Appellate Court Finds That Failure to Transfer Venue Was Not Prejudicial in Affirming $38 Million Jury Verdict

Abbott Laboratories Inc. appealed the Circuit Court of the City of St. Louis’s judgment on the jury’s verdict in the total amount of $38 million to Maddison Schmidt for her personal injury lawsuit. Of that total amount, $15 million was for compensatory damages; $23 million was for punitive damages.

Abbott argued that the Circuit Court erred in overruling its pretrial motion to transfer venue from the City of St. Louis Circuit Court to the St. Louis County Circuit Court, which are two different courts. St. Louis City operates a separate court system as it is not a municipal entity that is part of the surrounding St. Louis County, which runs its own court system.

Schmidt was born with spina bifida and other birth defects. She resides in Minnesota. Her mother injected Depakote, an anti-epileptic drug, manufactured and marketed by Abbott Laboratories, while Schmidt was in utero. Her mother ingested the Depakote in Minnesota. Abbott’s company headquarters are located in suburban Chicago. Despite the lack of connection with Missouri, Schmidt joined with four Missouri plaintiffs and nineteen other non-Missouri plaintiffs to file a single action against Abbott Laboratories in the Circuit Court of the City of St. Louis.

“Abbott . . . moved to transfer the non-Missouri plaintiffs’ claims to the Circuit Court of St. Louis County, which Abbott argued was the proper venue for these plaintiffs.” The Circuit Court judge in the City of St. Louis denied the motion and “ordered each side to nominate plaintiffs for separate, individual trials, though all the plaintiffs’ claims remained joined in one action. Schmidt was nominated by the plaintiffs’ counsel, and a jury trial was held solely on Schmidt’s claims without severing the other plaintiffs’ claims.”

After the jury found in favor of Schmidt and awarded her $15 million in compensatory damages and $23 million in punitive damages against Abbott, the St. Louis Circuit Court judge overruled Abbott’s post-trial motion and entered judgment in accordance with the jury’s verdict. The judgment was affirmed in the Missouri Appellate Court. Abbott had argued that pursuant to Missouri’s civil procedure, the proper venue for Schmidt’s claim was St. Louis County and the joinder of Missouri plaintiffs with Schmidt’s claim could not be used as venue link to the City of St. Louis.

Even assuming the Circuit Court erred by either failing to transfer venue or failing to sever the claims, an error does not warrant reversal on appeal unless the error results in prejudice. Dieser v. St. Anthony’s Med Ctr., 498 S.W. 3d 419, 435-36 (Mo. Banc 2016); Lewis v. Wahl, 842 S.W. 2d 82, 84-85 (Mo. Banc 1992). Under Missouri law, “no appellate court shall reverse any judgment unless it finds that error was committed by the trial court against the appellant materially affecting the merits of the action.”

The Missouri Appellate Court held that the Circuit Court of the City of St. Louis – even if it were the improper venue – had jurisdiction to enter judgment against Abbott, and its failure to transfer venue or sever the claim is like any other alleged non-jurisdictional error and is subject to Rule 84.13(b).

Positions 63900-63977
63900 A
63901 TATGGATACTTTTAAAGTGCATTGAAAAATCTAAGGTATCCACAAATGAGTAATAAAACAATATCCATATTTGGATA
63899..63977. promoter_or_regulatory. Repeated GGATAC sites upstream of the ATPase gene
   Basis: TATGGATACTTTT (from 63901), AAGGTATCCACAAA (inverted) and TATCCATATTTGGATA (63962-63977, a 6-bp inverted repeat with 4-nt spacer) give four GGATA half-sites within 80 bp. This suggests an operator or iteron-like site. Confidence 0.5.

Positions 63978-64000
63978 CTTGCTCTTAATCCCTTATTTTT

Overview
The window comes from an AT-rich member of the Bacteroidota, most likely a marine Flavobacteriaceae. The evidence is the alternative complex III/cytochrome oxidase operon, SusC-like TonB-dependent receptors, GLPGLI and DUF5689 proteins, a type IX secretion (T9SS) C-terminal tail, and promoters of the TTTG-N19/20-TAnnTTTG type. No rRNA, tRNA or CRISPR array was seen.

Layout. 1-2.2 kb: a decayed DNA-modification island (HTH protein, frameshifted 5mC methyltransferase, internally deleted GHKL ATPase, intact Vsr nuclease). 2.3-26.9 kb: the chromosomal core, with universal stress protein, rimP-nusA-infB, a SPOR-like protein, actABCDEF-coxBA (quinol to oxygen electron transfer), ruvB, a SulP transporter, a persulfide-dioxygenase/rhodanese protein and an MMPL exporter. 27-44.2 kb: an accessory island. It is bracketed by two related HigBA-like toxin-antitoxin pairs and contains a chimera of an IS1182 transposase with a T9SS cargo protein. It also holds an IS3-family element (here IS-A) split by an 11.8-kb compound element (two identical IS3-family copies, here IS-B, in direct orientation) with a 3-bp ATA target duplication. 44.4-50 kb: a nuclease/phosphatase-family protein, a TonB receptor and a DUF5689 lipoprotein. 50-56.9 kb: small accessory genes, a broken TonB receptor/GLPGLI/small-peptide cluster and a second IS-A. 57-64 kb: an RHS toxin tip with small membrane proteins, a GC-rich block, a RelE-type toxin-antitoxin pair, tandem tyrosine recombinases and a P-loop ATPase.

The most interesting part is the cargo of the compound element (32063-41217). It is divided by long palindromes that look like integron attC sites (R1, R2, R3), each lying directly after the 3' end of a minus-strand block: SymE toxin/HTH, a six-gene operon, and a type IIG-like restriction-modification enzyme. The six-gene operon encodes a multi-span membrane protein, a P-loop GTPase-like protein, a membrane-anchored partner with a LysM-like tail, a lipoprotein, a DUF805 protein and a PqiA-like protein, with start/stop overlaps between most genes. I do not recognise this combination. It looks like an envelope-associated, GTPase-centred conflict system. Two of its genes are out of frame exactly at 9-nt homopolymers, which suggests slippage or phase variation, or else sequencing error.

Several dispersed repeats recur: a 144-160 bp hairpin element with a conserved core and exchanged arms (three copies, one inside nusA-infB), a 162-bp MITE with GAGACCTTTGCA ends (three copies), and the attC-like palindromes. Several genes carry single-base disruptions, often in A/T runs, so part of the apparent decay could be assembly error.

While maintaining its position that prejudice is not required, Abbott also argued it was prejudiced by the Circuit Court’s failure to transfer venue or sever the claims because the City of St. Louis court is a more favorable venue to plaintiffs than St. Louis County. Essentially, Abbott argued that the City of St. Louis is biased in general, but Abbott failed to point to any specific event or action in the case or trial to support this generality. Abbott failed to identify any particular ruling by the circuit court suggesting biased or any particular juror who should have been disqualified for bias. The claim of prejudice will not suffice the appeals panel stated.

While Abbott may have preferred a trial in St. Louis County, it could not establish the trial in the City of St. Louis was unfair. This Court declined to hold Abbott was prejudiced simply because a fair trial and jury in the Circuit Court of St. Louis rendered judgment and verdict rather than a fair judging jury in St. Louis County. Because Abbott failed to satisfy the prejudice requirement, this Court did not need to decide whether the Circuit Court erred in either failing to transfer venue or failing to sever the claims.

Barron v. Abbott Laboratories, No. SC 96131, 2017 WL 4001487 (Mo. Banc Sept. 12, 2017).

Kreisman Law Offices has been handling catastrophic injury lawsuits, birth trauma injury cases, pharmaceutical product defect lawsuits and product liability cases for individuals and families who have been harmed, injured or died as a result of the carelessness or negligence of another for more than 40 years in and around Chicago, Cook County and its surrounding areas, including Burbank, Justice, Palos Hills, Willowbrook, Oakbrook, St. Charles, Park Ridge, Chicago (Garfield Park, Brighton Park, Englewood, Gresham, Roseland, Back of the Yards, Bronzeville, Kenwood, Greek Town, Goose Island, Old Town, Wicker Park), Schiller Park and Schaumburg, Ill.

Robert D. Kreisman has been an active member of both the Illinois and Missouri bars since 1976.

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